Episode 75. “We 4x’d our salary as COVID nurses. The experience haunts us. So does the money”

Jenee and Dan are 31 and 34. They’ve been married for three years and they’re travel nurses, moving from city to city to alleviate workforce pressures. During the pandemic, they earned up to 4X their salaries, allowing them to pay off their debts—but at a huge emotional and mental cost.

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Dan: [00:00:00] I feel pretty stupid, to be honest, about money. We paid off everything. We checked all the boxes that we had agreed we needed to check off. I don’t know what to do. It’s like a dog chasing a car, and I finally caught it. I don’t know what I’m doing, and I feel pretty shitty about that and embarrassed, to be honest.

Jenee: [00:00:15] He got hit with the IRS bill one month before we were supposed to be leaving for our wedding, which was international. So unless we paid that debt, I wasn’t going to have a groom at my own wedding. It was really tough. It was really tough.

Ramit Sethi: [00:00:38] You still feel resentment from that?

Jenee: [00:00:42] I feel like it’s hard to not. I think I just struggle with how it started and feeling like if I don’t keep control over everything, that he’s going to make another bad decision. I still feel very alone in this.


Ramit Sethi: [00:00:55] Jenee and Dan are 31 and 34 years old. They’ve been married for three years, and they are both nurses. During COVID, they became travel nurses and they were moving from city to city to help with COVID in very difficult circumstances. As travel nurses, their income skyrocketed and suddenly their financial situation has completely changed.

But they can’t seem to change the way they talk about money, and the way they feel about money. If you have the time to quietly listen to this episode, I would highly recommend it. And I want to remind you that we now feature this podcast on YouTube, so you can actually watch Dan and Jenee throughout today’s conversation.


Jenee: [00:01:38] We had set together a financial goal to be debt free, and Dan’s Rich Life is to own this, in my opinion, expensive car. And I’m not a car person, so I don’t get it. And that’s Dan’s Rich Life, not my Rich Life, but I’m here to support it. But it was always far off like, “Yeah, okay. When we get this goal, then we can talk about this.”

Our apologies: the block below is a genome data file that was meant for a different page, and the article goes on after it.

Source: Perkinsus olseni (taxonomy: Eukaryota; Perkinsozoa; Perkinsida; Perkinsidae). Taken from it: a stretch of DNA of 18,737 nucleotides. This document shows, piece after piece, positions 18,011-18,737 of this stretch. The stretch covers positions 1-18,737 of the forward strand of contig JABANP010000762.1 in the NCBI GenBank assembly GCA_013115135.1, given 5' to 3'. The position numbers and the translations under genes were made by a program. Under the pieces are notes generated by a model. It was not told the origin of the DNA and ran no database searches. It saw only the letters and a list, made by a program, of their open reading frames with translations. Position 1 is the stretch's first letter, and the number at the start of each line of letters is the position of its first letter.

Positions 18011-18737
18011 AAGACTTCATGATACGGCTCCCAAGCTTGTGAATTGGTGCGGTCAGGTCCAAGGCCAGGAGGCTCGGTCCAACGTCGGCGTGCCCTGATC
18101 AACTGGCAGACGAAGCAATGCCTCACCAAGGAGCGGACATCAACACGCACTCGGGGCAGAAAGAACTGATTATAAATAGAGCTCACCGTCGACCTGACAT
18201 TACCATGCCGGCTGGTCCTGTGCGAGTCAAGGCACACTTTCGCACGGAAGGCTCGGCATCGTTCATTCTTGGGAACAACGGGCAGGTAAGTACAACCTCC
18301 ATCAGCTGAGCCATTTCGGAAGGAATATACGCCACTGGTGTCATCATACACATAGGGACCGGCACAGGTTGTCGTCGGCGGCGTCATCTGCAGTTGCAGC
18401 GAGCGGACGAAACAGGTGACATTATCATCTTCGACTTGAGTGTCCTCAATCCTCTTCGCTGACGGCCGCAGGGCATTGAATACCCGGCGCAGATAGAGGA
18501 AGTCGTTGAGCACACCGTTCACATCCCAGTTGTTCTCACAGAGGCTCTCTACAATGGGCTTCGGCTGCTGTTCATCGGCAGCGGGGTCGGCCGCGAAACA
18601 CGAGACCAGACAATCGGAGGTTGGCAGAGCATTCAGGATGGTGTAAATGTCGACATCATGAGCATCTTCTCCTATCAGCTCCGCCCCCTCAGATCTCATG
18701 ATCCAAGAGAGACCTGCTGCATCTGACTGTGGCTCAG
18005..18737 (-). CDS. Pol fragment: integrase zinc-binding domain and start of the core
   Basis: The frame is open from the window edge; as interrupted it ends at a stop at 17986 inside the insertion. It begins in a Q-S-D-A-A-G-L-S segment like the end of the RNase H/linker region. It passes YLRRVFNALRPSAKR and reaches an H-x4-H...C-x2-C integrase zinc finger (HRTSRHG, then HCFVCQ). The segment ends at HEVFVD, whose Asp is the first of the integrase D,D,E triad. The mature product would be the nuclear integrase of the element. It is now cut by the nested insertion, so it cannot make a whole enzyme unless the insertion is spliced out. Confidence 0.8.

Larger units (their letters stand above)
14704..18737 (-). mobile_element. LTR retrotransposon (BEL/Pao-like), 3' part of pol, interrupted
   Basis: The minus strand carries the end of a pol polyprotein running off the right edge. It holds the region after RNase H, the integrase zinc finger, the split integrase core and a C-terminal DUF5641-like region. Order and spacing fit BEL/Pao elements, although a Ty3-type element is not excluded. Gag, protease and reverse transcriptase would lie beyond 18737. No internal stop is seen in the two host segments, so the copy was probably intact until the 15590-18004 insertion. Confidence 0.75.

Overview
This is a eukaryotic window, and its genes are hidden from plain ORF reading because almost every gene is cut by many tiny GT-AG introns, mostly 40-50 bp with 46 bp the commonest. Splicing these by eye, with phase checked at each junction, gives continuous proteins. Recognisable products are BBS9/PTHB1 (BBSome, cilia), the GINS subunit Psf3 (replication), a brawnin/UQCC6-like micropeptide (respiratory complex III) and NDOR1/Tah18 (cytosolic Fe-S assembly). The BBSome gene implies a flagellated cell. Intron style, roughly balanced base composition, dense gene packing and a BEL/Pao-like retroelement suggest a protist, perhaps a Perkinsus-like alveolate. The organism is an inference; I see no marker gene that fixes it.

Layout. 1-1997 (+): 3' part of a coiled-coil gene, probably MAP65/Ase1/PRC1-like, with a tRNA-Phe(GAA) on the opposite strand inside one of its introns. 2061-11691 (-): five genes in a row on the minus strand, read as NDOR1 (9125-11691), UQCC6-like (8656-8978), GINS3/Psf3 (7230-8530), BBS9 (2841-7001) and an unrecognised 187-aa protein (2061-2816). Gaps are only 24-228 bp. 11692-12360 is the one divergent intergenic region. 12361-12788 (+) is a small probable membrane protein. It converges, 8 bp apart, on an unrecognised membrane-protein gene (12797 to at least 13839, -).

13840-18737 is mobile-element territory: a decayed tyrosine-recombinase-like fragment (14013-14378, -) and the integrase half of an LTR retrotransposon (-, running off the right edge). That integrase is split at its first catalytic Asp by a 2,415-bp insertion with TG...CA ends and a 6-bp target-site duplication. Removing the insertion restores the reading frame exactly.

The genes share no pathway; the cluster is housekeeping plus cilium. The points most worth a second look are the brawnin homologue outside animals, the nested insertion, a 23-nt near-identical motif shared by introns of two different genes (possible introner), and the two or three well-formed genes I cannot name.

And we ended up reaching that goal, way faster than I even anticipated and had the money psychology built up for. So Dan and I started talking about, okay, so how do we transition now to your Rich Life? And I just lost it.

Ramit Sethi: [00:02:30] “Lost it” means what?

Jenee: [00:02:34] Borderline panic attack because we’ve been so focused on saving and getting ourselves in a really great financial situation that the thought of spending– Dan, if it’s okay to say like $150,000 on a car to me is just borderline nauseating.

Ramit Sethi: [00:02:56] Is it really? Did you feel it physically?

Jenee: [00:02:58] Yes. When I tell you I had almost a panic attack, like I’m actually being serious. We had to stop the conversation because I couldn’t handle going any further.

Ramit Sethi: [00:03:11] And so was that the night that you filled out the application to speak to me?

Jenee: [00:03:16] Yes. So I had seen the email earlier while I was at work that you were looking for couples. And I was like, “Wow, we’ll never qualify for that.” Like, whatever. And then that night we had the argument. And I had a glass of wine and I was like, “You know what? Fuck it, I’m going to fill this Ramit form.”

Ramit Sethi: [00:03:37] Wait a second. Hold on. Let’s just clarify. Most people do not apply drunk to my podcast. I had a lot of screaming.

Jenee: [00:03:42] I wasn’t drunk.